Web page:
ACL is the world's largest independent airport coordination organization, managing approximately 2.8 million aircraft movements each year through 29 international airports. The organization is the appointed coordinator for London City Airport, as well as four other major United Kingdom coordinated airports (Heathrow, Gatwick, Manchester and Stansted) and Dublin Airport. It also provides services to airports in Africa and the Middle East.

As part of its responsibilities as an independent slot coordinator for the BBTCA, ACL will implement a slot allocation methodology that is similar to those used at other North American airports such as Pearson, Vancouver, Newark Liberty, JFK, LaGuardia and Reagan.

Capacity assessment factors

The TPA also confirmed that it has received the final results from the capacity assessment report for the BBTCA conducted by a third-party consultant, Jacobs Consultancy, an US$l1 billion organization that is one of the world's largest providers of technical services. The study considered that existing BBTCA commercial carrier operations will utilize approximately 112 slots in the period leading up to the pending allocation of additional slots. After an extensive analysis that evaluated the key factors affecting airport operations, Jacobs Consultancy recommended that the maximum number of commercial slots available at the BBTCA is 202 upon the completion of the new terminal.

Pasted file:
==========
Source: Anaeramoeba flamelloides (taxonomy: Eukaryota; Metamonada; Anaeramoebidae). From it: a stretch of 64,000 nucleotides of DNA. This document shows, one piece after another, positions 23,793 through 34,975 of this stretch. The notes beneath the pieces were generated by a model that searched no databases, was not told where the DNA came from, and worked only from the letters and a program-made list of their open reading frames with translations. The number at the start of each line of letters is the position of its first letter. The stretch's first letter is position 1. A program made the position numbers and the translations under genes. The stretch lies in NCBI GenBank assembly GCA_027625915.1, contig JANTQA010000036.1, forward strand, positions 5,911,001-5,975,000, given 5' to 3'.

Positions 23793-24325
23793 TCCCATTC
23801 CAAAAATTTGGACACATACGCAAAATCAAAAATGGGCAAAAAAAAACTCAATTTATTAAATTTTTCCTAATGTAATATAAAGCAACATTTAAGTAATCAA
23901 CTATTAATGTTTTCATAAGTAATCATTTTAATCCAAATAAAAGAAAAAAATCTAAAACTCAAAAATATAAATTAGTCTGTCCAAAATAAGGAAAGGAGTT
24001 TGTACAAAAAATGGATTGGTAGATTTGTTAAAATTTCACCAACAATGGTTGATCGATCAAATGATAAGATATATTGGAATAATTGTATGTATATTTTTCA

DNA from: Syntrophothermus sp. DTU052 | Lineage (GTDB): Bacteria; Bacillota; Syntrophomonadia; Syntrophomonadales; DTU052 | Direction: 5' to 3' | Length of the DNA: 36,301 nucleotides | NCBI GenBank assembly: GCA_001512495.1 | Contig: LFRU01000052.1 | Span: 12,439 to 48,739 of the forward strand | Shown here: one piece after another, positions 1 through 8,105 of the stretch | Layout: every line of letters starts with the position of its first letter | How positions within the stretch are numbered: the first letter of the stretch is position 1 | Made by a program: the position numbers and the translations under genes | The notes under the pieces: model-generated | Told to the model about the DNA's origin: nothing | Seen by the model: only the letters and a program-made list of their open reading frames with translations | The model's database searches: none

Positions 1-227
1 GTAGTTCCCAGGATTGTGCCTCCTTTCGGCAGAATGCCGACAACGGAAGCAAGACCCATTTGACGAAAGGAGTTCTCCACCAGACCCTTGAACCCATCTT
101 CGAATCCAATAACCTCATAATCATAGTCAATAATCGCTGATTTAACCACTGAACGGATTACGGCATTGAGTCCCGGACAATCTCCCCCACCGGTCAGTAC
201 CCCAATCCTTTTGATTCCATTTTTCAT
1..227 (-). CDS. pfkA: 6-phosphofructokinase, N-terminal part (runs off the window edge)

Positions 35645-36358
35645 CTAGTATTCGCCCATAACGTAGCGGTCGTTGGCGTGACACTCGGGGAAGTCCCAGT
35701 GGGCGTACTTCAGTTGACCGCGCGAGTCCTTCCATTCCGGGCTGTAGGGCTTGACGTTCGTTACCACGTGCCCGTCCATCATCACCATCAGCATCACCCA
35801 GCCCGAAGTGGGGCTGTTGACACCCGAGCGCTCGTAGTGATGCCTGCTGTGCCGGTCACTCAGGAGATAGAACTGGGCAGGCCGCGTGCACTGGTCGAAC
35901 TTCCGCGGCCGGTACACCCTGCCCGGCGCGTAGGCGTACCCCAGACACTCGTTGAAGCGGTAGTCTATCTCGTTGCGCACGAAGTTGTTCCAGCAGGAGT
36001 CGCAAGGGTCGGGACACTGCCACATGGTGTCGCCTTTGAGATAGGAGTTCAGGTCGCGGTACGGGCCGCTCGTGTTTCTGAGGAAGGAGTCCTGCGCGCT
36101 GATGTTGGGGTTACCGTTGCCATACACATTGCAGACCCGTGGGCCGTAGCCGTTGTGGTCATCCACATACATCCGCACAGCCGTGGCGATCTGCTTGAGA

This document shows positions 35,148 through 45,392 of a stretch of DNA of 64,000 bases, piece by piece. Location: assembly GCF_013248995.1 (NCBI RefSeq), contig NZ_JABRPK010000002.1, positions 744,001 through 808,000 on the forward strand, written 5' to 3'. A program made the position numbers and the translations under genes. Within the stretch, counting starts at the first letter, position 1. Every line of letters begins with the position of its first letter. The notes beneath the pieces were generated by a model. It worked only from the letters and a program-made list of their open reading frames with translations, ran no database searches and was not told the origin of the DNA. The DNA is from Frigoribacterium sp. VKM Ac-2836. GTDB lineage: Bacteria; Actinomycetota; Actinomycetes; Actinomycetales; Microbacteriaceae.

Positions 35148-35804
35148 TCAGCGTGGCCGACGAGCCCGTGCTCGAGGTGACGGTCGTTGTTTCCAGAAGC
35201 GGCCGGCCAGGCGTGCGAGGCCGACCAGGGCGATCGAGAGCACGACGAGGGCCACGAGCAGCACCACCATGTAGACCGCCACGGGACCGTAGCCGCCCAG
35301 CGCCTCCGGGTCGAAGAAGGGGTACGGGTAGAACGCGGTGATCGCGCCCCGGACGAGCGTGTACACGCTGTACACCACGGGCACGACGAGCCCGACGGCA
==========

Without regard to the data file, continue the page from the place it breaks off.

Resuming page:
According to the Jacobs Consultancy analysis, which is based upon the 1983 Tripartite Agreement and obligations contained in existing agreements with incumbents, approximately 90 additional movements per day will be made available for allocation by ACL among the existing commercial carrier and new carriers at the BBTCA upon the successful completion of RFP process. The recent acquisition of the Marilyn Bell I, as well as the completion of the new terminal facilities, makes possible the increase in the number of slots available for allocation. Importantly, the 202 slot count is predicated upon the 1983 Tripartite Agreement and the necessary NEF Contour analysis, as it governs facility usage and ambient noise. Under the Tripartite Agreement, commercial and recreational flights are not permitted at the BBTCA between 11 p.m. and 6:45 a.m.

The current and earlier NEF Contour analyses heavily weigh Night Operations movements, which meaningfully and artificially lowered slot counts in prior years. Under the NEF Contour formula, a single operation between 10 p.m. and 11 p.m. (defined as a Night Operation) equates to approximately 16 Daytime Operation slots.

"We had a choice to make as an organization: provide for 90 additional Daytime movements and zero Night movements, or 10 Daytime movements and five Night movements," added Mark McQueen, Chairman of the TPA Board of Directors. "As the two new airline proponents have requested more than 100 slots between them, we had no choice but to maximize the number of slots available. We recognize that this approach did not produce the number of slots sought, but we are governed by the airport's limited footprint and the Tripartite Agreement. The decision to prohibit additional commercial Night Operations will uphold our curfew policy and minimize any impact on the Waterfront community."